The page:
31. Gamma CameraSCINTILLATION DETECTORS • Used for NM image production • GIVE OFF LIGHT IN THE PRESENCE OF IONIZING RADIATION (GAMMA RAYS) • Scintillation detectors were used in the development of the first-generation NM scanner – the rectilinear scanner, 1950

  32. Modern-day Gamma Camera • Rectilinear scanners have evolved in complex imaging systems – gamma cameras • Still use scintillation detectors: use thalliumactivated sodium iodide crystal to detect and transform radioactive emissions into light photons. Light photons are amplified and an image is recorded

  33. Gamma Cameras • Can be stationary or mobile • Mobile cameras can move throughout the hospital or taken to SNF facilities. • Mobile cameras have limitations of smaller field of view and quality of images

  34. Portable Gamma Camera

  35. Gamma rays • What is isotropic emission • Where does isotropic emission occur when producing x-rays?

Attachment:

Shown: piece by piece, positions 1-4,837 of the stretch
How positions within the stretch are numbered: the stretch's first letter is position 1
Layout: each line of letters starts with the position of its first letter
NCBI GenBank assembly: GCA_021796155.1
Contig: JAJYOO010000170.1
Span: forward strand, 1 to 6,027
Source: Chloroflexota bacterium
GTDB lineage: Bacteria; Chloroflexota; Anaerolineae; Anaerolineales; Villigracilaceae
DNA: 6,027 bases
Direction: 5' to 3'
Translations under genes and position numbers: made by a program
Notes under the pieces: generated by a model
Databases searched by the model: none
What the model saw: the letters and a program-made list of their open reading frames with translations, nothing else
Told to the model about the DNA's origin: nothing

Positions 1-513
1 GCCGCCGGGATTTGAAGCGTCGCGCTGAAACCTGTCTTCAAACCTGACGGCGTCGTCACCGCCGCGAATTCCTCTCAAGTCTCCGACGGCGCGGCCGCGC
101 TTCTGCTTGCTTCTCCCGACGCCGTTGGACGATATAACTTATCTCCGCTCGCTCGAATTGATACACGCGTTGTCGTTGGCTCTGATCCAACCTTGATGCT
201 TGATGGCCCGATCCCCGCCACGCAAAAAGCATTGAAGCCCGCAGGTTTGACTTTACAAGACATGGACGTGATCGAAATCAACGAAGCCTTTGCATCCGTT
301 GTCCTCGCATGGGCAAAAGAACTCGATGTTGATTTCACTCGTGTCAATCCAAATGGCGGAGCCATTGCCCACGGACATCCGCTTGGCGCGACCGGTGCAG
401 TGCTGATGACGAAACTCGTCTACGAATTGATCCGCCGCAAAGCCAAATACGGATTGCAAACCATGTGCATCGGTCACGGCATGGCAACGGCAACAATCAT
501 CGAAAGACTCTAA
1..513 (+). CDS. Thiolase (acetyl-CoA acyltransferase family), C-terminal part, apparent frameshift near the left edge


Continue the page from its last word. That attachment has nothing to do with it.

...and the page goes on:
36. Gamma Camera • Collimator: used to separate gamma rays and keep scattered rays from entering the scintillation crystal • Resolution and sensitivity are terms used to describe the physical characteristics of collimators • Made of material with a high atomic number, lead, to absorb scattered gamma rays

  37. Crystals • Scintillation crystals commonly used are sodium iodide with trace amounts of thallim to increase light production • Thicker crystals are better for imaging radiopharmaceuticals with higher energies, but have decreased resolution • Thinner crystals provide improved resolution but not efficient with higher kV

  38. PMTs • Photomultiplier tubes are attached to the back of the crystals • PMTs are used to detect and convert light photons emitted from the crystal into and electronic signal that amplifies the original photon signal • The electronic signal is displayed on a cathode ray tube for filming or reading

  39. Gamma Camera

  40. Sodium iodide • Gamma photons interact with atoms 3 ways • Photoelectric effect • Compton scattering • Pair production

  41. Gamma Camera Systems • Standard camera: Single detector that is moved in various positions around the PT • Dual-head camera: Allows simultaneous anterior and posterior imaging and may be used for whole-body bone or tumor imaging. • Triple-head systems may be used for brain and heart studies